"I can only sympathise with the traders and shoppers of the town with their frustrations. I am just hoping for the day when we see the contractors on site for the development."

In April a grant of £13 million for phase one of Neath's long-awaited new shopping centre was announced.

But head of property and regeneration Gareth Nutt said there was still a lot of work required before the funding could be used for the first phase.

The council is now promoting a workshop event which will be held at the Bluebell Hotel, Neath, on Monday starting at 5.30pm.

The purpose is to gather views on how to make the most of what Neath has to offer and how best to promote the town to businesses and visitors alike.

Council leader Ali Thomas said: "Neath town centre, and indeed the entire county borough, is a fantastic place to live, to visit and to do business.

"Within the current financial climate it's particularly important for us to be proactive in promoting the local area to businesses and visitors from far and wide.

"I would therefore encourage anyone with a passion for Neath town centre to join this group and help to spread the message."


2nd February 2012


Final curtain at Neath's Empire Bingo Club as flats get green light

Trusted article source icon

OVER the years people danced there, watched films there and had eyes down for a full house there.

But now the curtains have come down for good on Neath's Empire Bingo Club – the sole survivor of the town's entertainment heyday — despite a last-ditch plea to save it.

Planners have given the go-ahead for the building in The Ropewalk to be demolished and replaced with a new development of a dozen flats.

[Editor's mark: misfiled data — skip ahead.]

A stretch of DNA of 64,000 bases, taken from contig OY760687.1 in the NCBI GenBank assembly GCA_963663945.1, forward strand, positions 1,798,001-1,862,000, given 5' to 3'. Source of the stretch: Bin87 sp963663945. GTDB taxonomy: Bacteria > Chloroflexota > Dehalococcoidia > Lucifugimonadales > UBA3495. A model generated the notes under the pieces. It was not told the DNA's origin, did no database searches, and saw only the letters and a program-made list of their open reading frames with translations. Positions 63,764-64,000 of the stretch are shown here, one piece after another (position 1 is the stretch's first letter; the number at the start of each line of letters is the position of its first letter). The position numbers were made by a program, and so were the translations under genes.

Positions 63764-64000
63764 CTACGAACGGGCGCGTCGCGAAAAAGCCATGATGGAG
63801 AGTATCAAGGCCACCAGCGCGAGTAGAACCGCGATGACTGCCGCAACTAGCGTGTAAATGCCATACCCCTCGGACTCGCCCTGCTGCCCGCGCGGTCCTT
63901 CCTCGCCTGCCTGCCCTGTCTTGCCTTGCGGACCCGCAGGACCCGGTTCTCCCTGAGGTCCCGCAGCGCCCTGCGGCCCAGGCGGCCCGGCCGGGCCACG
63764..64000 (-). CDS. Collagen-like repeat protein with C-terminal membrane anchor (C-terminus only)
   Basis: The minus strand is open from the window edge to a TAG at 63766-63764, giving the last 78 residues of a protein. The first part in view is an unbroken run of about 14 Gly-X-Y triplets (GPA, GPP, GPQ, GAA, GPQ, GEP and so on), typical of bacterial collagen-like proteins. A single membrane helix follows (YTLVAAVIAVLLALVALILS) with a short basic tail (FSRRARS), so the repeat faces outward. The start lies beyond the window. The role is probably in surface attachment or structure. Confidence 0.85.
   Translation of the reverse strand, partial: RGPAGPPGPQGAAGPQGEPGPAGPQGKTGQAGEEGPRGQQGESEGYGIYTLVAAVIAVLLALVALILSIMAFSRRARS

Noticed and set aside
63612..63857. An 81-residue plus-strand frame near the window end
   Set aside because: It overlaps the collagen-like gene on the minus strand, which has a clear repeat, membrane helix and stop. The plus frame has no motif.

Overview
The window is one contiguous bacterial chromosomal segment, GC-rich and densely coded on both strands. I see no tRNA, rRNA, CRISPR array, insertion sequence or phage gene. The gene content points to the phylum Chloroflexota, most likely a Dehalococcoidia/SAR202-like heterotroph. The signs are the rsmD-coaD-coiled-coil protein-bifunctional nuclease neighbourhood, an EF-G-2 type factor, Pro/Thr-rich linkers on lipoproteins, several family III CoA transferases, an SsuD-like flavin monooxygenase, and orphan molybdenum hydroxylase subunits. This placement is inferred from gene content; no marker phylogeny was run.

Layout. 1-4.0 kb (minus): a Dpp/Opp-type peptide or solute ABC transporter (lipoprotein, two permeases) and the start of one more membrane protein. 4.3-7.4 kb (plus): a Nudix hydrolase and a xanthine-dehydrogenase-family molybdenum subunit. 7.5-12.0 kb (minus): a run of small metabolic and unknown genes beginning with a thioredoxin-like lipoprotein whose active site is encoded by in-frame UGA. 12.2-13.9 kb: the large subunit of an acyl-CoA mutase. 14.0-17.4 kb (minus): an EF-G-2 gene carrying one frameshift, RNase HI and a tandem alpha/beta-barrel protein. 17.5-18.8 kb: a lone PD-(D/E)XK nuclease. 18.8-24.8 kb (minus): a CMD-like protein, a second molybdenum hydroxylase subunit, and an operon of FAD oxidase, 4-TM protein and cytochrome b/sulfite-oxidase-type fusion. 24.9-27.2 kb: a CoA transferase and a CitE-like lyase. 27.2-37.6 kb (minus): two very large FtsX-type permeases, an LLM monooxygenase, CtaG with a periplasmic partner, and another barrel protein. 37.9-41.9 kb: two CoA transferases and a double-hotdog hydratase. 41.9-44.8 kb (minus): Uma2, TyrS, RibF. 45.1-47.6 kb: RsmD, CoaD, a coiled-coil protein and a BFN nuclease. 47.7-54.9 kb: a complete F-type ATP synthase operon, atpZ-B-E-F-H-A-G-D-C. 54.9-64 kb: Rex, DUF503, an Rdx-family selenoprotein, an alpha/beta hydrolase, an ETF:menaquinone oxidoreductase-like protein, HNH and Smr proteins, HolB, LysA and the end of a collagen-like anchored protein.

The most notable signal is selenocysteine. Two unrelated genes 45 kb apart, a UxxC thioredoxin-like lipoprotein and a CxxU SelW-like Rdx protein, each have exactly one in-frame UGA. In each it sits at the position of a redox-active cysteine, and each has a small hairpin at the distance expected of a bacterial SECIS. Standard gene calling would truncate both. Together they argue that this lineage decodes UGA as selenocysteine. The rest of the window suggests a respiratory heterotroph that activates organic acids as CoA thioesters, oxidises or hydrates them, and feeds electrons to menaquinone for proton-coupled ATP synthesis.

Councillor John Bryant said the Empire was more than 70 years old and was part of the thriving entertainment scene enjoyed by the people of Neath and surrounding villages back in the day.


"There were three cinemas, ballrooms and dancing going on," he said. "The Empire had one of the best ballrooms in Wales.

"This has all gone.

''There's nothing there now. The only entertainment they've got is walking from one pub to another. Both Aberavon and Swansea have cinemas and they must be viable for they wouldn't be there.

"This is the last entertainment centre we've got in Neath. The Gwyn Hall will not appeal to people aged 40 and under.

"The main structure of the Empire is still okay.

''Before we pull it down, I would like us to make an effort to get one of the big entertainment companies to come here because there is money to be made.

"I don't want us in the future to regret pulling it down, just like in Swansea where they regret getting rid of the Mumbles railway."

But head of planning Geoff White said: "We've got to look at the commercial reality.

"If there had been a demand for a cinema in Neath someone would have come forward."

He said the regeneration team had been working hard to try to get such facilities as part of the Neath town centre redevelopment.

"But at the moment they are advising me that it's an unlikely prospect," Mr White told members of the planning committee.

They heard the development would be two storeys high, which would fit in more with the street scene as the Empire was closer to five storeys.


Councillor John Warman said: "There is some sentiment attached to the Empire.

"But that sentiment is fast fading because of the sad state of the building."

He said councillors had fought to save the old Windsor Cinema, but it closed because of market forces.

"It is a sad day," said Mr Warman.

"But is there any point trying to retain that building and wait for someone to come along sometime in the future, if ever?"

Losing the Empire, he said, was not the end of the world as it was important to have people living in the town centre to maintain its vitality.

"There will be opportunities for entertainment in the future," he added.